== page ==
Multiple sclerosis (MS) is a disease of the central nervous system, which is the brain and spinal cord. The immune system attacks the protective cover that lines the nerve fiber called myelin. This causes communication problems between the brain and the rest of the body. This disease can cause the nerves to deteriorate or become permanently damaged.
Unfortunately, there is no cure for MS. There are treatments that help speed up recovery from MS attacks and control symptoms. Here are some early warning signs that you should be aware of. Talk to your doctor about if you have experienced any of these symptoms or at risk for MS.
Early Warning Signs
1. Vision Problems
Inflammation of the optic nerve affects the central vision, causing blurred vision, double vision, even loss of vision. People have also stated that they have pain when looking up or to one side.
2. Tingling and numbness
Tingling sensations and numbness are common in the face, arms, legs, and fingers. MS affects nerves in the brain and spinal cord. When the brain sends conflicting signals to different parts of the brain, the result is tingling sensation or numbness.
3. Pains and Spasms
Women with MS are more likely to have leg pain than men. Unrelenting leg pain, muscle spasms, and stiffness are all common symptoms with MS.
4. Weakness or Fatigue
Unexplained muscle weakness has been reported in patients with MS, mostly in the legs. Patients have also had chronic fatigue that suddenly appears and lasts for weeks before improving.
5. Bladder Problems
Common symptoms include frequent urination, strong urges, and even incontinence.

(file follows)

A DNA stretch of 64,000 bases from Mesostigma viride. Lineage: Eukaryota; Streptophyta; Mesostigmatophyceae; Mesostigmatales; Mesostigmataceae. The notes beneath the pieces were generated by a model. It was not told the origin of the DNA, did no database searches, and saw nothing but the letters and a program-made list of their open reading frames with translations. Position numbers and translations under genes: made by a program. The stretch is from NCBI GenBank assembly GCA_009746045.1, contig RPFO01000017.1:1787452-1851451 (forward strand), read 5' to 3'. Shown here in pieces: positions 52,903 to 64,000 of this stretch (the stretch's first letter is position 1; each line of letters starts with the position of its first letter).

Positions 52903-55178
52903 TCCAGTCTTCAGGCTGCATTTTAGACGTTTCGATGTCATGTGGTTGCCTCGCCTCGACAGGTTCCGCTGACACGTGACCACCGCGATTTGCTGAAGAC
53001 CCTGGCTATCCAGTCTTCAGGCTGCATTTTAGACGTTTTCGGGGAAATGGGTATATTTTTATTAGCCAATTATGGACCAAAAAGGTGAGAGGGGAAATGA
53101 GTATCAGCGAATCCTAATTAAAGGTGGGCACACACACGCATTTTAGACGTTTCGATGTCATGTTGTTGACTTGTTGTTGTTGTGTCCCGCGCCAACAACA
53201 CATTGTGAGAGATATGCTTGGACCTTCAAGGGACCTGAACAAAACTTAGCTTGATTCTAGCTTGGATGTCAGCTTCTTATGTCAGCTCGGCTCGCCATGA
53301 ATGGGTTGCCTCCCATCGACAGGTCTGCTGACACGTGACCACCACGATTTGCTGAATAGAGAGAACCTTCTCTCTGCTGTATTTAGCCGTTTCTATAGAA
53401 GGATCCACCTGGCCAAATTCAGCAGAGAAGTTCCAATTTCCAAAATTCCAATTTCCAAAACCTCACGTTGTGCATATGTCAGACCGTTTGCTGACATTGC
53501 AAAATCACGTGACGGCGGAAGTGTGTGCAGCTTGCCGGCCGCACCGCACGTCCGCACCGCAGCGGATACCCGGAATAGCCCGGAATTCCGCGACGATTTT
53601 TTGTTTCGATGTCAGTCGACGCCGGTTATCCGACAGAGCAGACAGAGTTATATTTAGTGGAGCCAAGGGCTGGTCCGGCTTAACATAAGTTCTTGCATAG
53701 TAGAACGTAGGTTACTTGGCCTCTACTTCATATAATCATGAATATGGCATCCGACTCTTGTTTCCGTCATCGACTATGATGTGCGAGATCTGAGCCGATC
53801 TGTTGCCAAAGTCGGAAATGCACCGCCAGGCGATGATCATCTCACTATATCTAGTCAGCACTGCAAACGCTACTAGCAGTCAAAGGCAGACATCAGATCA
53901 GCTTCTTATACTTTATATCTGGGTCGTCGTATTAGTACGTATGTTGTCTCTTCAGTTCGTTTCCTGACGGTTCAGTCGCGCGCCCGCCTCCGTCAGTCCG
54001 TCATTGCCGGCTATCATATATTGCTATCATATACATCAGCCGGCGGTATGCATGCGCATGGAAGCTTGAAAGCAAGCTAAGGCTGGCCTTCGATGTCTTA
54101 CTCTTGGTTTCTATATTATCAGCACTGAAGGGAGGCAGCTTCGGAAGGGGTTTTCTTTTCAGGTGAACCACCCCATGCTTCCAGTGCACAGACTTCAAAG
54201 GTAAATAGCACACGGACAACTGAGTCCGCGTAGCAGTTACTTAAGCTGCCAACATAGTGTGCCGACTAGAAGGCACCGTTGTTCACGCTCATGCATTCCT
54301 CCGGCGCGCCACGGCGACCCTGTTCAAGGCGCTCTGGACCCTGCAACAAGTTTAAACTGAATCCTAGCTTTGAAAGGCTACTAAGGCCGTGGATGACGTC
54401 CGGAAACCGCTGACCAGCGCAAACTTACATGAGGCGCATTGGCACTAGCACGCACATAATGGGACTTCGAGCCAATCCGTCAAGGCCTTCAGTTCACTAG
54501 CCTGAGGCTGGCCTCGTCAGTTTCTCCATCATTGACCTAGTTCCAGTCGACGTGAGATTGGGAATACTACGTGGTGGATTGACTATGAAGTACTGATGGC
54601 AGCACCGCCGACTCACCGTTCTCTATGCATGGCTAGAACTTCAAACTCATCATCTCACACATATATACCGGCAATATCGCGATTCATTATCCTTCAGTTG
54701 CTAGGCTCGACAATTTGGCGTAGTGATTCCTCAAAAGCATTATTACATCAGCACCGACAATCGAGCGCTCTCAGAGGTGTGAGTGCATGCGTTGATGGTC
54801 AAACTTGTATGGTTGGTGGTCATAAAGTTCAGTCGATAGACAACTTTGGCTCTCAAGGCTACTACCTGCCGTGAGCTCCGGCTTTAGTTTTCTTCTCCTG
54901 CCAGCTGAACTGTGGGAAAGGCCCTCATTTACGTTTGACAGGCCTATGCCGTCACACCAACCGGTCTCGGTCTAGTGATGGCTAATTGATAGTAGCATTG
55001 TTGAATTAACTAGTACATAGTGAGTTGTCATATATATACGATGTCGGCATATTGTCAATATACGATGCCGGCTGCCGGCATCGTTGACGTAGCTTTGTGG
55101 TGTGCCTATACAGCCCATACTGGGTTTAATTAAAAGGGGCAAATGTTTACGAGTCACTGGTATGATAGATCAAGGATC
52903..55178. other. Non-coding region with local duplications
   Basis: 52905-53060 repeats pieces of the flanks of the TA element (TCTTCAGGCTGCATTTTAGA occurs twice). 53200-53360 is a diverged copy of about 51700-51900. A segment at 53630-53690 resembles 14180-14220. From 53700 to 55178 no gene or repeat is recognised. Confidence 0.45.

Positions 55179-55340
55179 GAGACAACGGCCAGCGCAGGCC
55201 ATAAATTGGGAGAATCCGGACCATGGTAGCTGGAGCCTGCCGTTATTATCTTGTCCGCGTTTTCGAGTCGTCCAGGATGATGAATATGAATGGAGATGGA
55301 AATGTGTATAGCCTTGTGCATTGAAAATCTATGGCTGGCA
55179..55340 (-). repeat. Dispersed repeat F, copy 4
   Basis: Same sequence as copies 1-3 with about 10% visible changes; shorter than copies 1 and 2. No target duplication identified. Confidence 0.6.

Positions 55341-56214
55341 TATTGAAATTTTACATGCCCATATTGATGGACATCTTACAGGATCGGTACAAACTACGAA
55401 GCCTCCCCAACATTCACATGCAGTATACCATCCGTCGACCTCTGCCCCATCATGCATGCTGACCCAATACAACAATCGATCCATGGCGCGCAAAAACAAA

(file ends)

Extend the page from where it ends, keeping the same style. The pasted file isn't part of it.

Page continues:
6. Balance Problems or Dizziness
Patients with MS often feel light-headed, dizzy, and vertigo. Vertigo is when it seems like the surroundings are spinning, occurring when going to stand up.
7. Sexual Dysfunction
Sex can become a problem for most people with MS because arousal begins in the central nervous system and MS attacks the nervous system.
8. Cognitive Problems
MS affects the nervous system which can cause cognitive problems such as language or memory problems. Problems also include trouble staying organized or attention span is shorter than usual.
There have been other symptoms reported in patients with MS. Symptoms include hearing loss, seizures, uncontrollable shaking, breathing problems, slurred speech, and trouble swallowing.
The progression of the disease varies from person to person. Some patients go years without repeated symptoms while others suffer continuous progression of the disease. It is possible to experience these symptoms without knowing it is a sign of MS. However, there are some risk factors you should also be aware of.
Age. Most people affected are from 15-60 years old.
Sex. Women are 2xs as likely to be diagnosed with MS.
Family History. If one of your parents or siblings have MS, your risk is greater.
Race. Caucasians, most of northern Europe descent, are at a greater risk. Asian, African, or Native American descent are at the lowest risk.
Weather. Countries including Canada, Europe, northern US, and New Zealand are at a higher risk for MS.
Please talk to your doctor if you are at risk or have experienced any of these symptoms. Because there is no ONE test to diagnose MS, it may take time to properly diagnose your symptoms and causes. There is ongoing research into developing new medications, ways to properly identify causes of MS, and immune system modifications.
Special thanks to TVM for cover photo